Setup Facebook Connect in your ShopSite Pro store
  • Facebook Store - this is not as used, but is nice to have.  When customers come to your Facebook Fan Page, a Facebook Store allows you to list some of your best selling products right in Facebook. The main point of this is if customers come to your Facebook page BEFORE your website. 
    Add a Facebook Store tab to your Facebook Page
Now that you have a Facebook Like button for your website, customers can login with their Facebook account using Facebook Connect, and you have a Facebook Store tab on your Facebook Fan Page, you are ready to start advertising yourself and building your fan base. The big question with things you post is "Will this interest my neighbor?"  If you are posting things that interest you, because you are the owner of your business, you may not get as many likes or followers as if you are posting things that will interest a non-business related customer, such as your neighbor.
Will this interest my neighbor?
You want to be posting things to your Facebook Fan Page that are relevant to your company or your industry, AND that meet one of the following criteria (try to balance all three):
  • Funny Posts - a funny Facebook post, especially one that is primarily an image, not text, is one of the best Facebook posts to get liked and shared by visitors.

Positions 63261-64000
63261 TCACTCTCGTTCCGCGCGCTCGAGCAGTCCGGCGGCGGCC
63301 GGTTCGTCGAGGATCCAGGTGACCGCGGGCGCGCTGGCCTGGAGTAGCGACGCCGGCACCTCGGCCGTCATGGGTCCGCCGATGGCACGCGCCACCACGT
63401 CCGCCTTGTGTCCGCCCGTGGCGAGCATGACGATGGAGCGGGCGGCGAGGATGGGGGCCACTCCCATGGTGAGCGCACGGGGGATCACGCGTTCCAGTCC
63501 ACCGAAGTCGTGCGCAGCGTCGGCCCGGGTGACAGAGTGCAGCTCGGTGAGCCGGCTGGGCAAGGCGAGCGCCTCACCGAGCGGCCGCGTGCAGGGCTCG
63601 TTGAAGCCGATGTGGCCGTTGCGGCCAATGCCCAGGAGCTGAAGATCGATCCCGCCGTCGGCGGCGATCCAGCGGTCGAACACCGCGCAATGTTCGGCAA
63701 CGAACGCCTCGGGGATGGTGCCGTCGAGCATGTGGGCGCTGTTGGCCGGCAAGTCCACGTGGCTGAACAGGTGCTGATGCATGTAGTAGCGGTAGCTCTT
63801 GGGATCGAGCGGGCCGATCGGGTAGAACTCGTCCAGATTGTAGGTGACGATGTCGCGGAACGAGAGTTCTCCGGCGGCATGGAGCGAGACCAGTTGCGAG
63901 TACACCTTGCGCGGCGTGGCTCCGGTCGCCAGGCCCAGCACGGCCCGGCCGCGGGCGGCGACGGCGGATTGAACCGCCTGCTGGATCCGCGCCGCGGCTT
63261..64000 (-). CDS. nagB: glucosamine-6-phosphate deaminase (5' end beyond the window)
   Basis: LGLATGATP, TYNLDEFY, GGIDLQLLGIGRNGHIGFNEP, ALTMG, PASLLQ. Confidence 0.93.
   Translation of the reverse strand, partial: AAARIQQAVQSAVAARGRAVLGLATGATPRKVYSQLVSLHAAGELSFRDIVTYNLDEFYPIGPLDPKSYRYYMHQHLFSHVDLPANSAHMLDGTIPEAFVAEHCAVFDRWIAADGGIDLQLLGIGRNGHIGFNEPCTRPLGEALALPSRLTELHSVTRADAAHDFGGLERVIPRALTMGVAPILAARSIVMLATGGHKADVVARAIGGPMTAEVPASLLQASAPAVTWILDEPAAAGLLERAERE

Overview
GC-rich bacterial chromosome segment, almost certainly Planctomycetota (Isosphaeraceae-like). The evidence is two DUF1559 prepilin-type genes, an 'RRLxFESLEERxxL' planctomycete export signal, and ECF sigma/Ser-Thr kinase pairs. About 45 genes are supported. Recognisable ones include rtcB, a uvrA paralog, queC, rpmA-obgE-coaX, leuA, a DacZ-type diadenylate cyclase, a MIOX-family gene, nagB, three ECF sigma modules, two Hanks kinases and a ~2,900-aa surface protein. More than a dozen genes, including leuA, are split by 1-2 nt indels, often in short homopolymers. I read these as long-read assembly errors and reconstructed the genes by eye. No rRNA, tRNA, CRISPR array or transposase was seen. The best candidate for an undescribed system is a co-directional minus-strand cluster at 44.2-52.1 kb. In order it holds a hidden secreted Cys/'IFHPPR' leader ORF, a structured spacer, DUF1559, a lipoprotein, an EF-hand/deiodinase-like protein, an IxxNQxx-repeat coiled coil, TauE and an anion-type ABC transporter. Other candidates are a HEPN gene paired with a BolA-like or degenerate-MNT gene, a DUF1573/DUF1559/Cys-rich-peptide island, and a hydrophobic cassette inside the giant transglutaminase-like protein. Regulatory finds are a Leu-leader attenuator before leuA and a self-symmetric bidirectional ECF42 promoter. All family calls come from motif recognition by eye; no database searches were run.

• Beneficial Posts - your customers will be liking your Facebook Fan Page, so you want to make sure that they get something out of it.  Facebook posts that provide coupons, discounts, advertise specials, etc, all benefit your customers and remind them why they like your Facebook Fan Page.
  • Informational Posts - informational posts may interest your customers, such as new products, or they may just help convey your company's personality, such as moving to a new building or warehouse, changing your business hours, or participating in a company wide New Years Resolution to promote a healthier work environment. Informational posts are more for customers to get a better sense of who you are as a company.
How To Gain Likes
Incentives and awesome posts.  Simple right?  Posting things that customers want to share will get you likes, and giving customers reasons to like your Facebook Fan Page, such as "like us to save 10%" will also get you likes.  You benefit from getting another fan, and they benefit from getting a discount.

What Is The Point Of A Facebook Fan Page?
So what is the point of your Facebook Fan Page?  Primarily you will have existing customers as your Facebook Followers, and existing customers are your best customers.  Facebook gives you a way to remind your existing customers of your great company, your great products, and your great customer service.  Many people check their Facebook feeds on a regular basis, and they will see posts from pages that they have "liked," so you can subtly remind your existing customers of your company, products, and customer service, without sending them newsletters.
Want To Over-Achieve With Facebook?
Two additional things that websites I have purchased from have done for me that was very beneficial for them was (1) allow me to easily share my purchase (and often a coupon) on Facebook, and (2) personally thanking me on Facebook. You can add a "share your purchase" option to your thank you page, so that after a customer places an order they can tell their friends.  This sounds weird, but for some products it is almost to brag.  For example "I just bought the new Amazon Kindle Fire!" or "Check out these cute new shoes I ordered! Use coupon code newshoes to save 10%."  Incentivising Facebook shares is not cheating :).